Pound emphasizes the ear, believed from the time of the earliest myths to be the source of life to compound the auditory “breath of life.” This notion is elaborated by Donald Mackenzie in The Migration of Symbols. “The ‘breath of life’ was heard as the ‘voice’ before it was breathed by the individual. It came from the god’s sky house as the windy murmur comes from the sea-shell" (143). Thus canto VII echoes the words of Ovid, James, Flaubert, and Homer: "the words rattle: shells given out by shells" and "make sound like the sound of voices" from "the tall indifference moves, / a more living shell /Drift in the air of fate, dry phantom, but intact" (27).
The shell casing allusions resonate in images of empty houses, "Knocking at empty rooms/seeking for buried beauty." "Brown yellow wood, and the no colour plaster" emphasizes the locust-casque of a "house expulsed by this house." The "shell of life" magnified by empty houses resonates a Jungian metaphor of a body as the casing for the soul. The presence of Eleanor, Tyro, and Ione are set against the men with the lines "Against their action, aromas." Female aromas opposing male action foreshadows Canto XX and Arnaut Daniel's untranslatable "noigandres" – aromas that repel intellectual stagnation as feminine perfume stimulates the male imagination.
Intellectual stimulation leads to an image of "Flame leaps from hand" (27) at the crescendo of the canto, another image that will be echoed in Canto XX with the vision of the female reclined, perhaps after coitus:
The right arm cast back
right wrist for a pillow
The left hand like a calyx,
Thumb held against a finger, the third,
The first fingers petal'd up, the hand as a lamp,
The hand as calyx evokes transformation to vines with the fingers cradling the blossoms, physical metamorphosis resulting from spiritual awakening. This in turn recalls the Dantean ciocco of Canto VII, the spark rising from the log aflame with the expansion of the imagination. Motivated by images of the goddesses and passion Pound’s creative energy and force propels these passages into sublime knowledge.
Persephone is often pictured in her ascent from the underworld with a torch in hand, thus her presence is strongly felt in Canto VII. Etymologically, Persephone means "she who shines in the dark." (Cashford 369) Thus the hand-as-torch signifies the seasonal cycle of death and rebirth celebrated in the Mysteries. According to Jules Cashford in The Myth of the Goddess, the "Mysteries at Eleusis grew out of a much older autumn festival dedicated to Demeter at the time of the sowing of the seed" and occurred in the month of October (374). The rituals, to Demeter in the fall or to her daughter Persephone’s return to the earth in the spring, are all evoked as one magnanimous ritual, leading to gnosis. The final vision of this canto concludes with an oft-repeated image of the "more living shell" signifying the infusion of life that spiritual awakening can imbue to the soul-shell of the human body.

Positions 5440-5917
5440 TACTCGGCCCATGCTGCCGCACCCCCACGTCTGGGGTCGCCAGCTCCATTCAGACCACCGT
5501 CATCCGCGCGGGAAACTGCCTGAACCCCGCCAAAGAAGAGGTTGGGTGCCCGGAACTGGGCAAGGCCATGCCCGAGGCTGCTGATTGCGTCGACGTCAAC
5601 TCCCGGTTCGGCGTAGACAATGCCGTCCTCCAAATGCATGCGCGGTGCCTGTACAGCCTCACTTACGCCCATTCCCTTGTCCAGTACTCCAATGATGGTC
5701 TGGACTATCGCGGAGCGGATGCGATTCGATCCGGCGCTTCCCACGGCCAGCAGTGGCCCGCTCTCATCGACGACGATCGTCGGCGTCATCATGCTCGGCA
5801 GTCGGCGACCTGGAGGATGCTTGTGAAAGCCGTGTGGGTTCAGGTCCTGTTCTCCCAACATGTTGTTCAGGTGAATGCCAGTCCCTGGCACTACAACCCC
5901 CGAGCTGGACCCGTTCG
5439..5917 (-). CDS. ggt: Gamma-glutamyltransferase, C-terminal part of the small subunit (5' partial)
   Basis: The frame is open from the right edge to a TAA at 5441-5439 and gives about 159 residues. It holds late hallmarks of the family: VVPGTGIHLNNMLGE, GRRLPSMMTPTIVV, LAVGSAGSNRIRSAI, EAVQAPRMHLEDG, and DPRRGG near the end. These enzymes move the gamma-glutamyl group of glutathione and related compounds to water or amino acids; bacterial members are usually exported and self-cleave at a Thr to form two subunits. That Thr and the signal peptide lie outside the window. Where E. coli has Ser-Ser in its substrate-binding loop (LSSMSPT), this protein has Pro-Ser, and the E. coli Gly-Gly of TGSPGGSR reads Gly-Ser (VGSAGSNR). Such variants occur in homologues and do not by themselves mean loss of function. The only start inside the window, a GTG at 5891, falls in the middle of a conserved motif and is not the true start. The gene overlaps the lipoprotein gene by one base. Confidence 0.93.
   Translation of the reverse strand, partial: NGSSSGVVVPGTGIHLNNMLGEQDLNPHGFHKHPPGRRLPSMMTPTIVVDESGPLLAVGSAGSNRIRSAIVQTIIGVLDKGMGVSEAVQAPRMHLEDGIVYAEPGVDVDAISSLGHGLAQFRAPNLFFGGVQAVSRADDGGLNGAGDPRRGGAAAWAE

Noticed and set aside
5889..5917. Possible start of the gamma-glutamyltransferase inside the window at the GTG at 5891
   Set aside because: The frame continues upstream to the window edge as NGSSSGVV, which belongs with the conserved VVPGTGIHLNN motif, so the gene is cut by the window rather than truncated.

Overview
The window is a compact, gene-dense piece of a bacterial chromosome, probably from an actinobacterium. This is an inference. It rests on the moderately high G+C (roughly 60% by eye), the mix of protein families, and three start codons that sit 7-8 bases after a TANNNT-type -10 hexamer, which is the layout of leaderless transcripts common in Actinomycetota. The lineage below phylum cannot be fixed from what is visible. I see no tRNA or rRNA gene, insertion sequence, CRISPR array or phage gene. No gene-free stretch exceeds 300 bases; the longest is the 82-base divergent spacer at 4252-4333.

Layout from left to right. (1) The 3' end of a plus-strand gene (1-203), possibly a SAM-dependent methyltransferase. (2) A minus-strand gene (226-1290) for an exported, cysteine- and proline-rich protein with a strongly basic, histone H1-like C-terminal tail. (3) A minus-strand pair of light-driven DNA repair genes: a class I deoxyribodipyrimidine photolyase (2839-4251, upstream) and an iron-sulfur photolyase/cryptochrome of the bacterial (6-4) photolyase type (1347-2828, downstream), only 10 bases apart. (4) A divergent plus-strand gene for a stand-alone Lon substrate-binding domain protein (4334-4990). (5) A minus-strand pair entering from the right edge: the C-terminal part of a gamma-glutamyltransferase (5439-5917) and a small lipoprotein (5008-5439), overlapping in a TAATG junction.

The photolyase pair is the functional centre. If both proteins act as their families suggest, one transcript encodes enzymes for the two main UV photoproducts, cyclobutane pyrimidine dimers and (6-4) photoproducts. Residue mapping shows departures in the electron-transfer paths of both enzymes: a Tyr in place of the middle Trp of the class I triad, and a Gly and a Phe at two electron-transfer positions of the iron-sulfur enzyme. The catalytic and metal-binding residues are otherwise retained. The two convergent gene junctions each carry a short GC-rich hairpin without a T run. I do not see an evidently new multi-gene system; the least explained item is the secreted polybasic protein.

The Eros of Aphrodite is layered upon the cyclical renewal of Persephone to emphasize their magnified sexual power when combined into one female deity to paint the essence of the female as jungle. According to Michael Andre Bernstein in "Image, Word and Sign," Pound created a duality between opposing instances of female sexuality between Circe's wrath and Aphrodite's creative force:
"Already in the opening cantos Pound is careful to establish the central opposition between two kinds of female sexuality. The one leaves men empty of consciousness, transformed into a desolate bestiality as victims of Circe's random lust:When I lay in the ingle of Circe I heard a song of that kind. Fat panther lay by me Girls talked there of fucking, beasts talked there of eating, All heavy with sleep, fucked girls and fat leopards, [39: 193]
But the other is crystallized in an apparition compelling admiration ("Venerandam"), Aphrodite rising "with golden/Girdles and breast bands" as guarantor of a desire ennobled by its issue in city-founding Aeneas(1:5) ... her sexuality is simultaneously "civilized" and restrained by the golden lines of the metal worker's craft... linking the motifs of an ordered and order-building Eros, of color contained within the "bands" that underline its perfect and stable form, and of a precious commodity that is used to serve an aesthetic rather than a mercenary end."(Bernstein 360)
Is an element, the female
Is a chaos
A biological process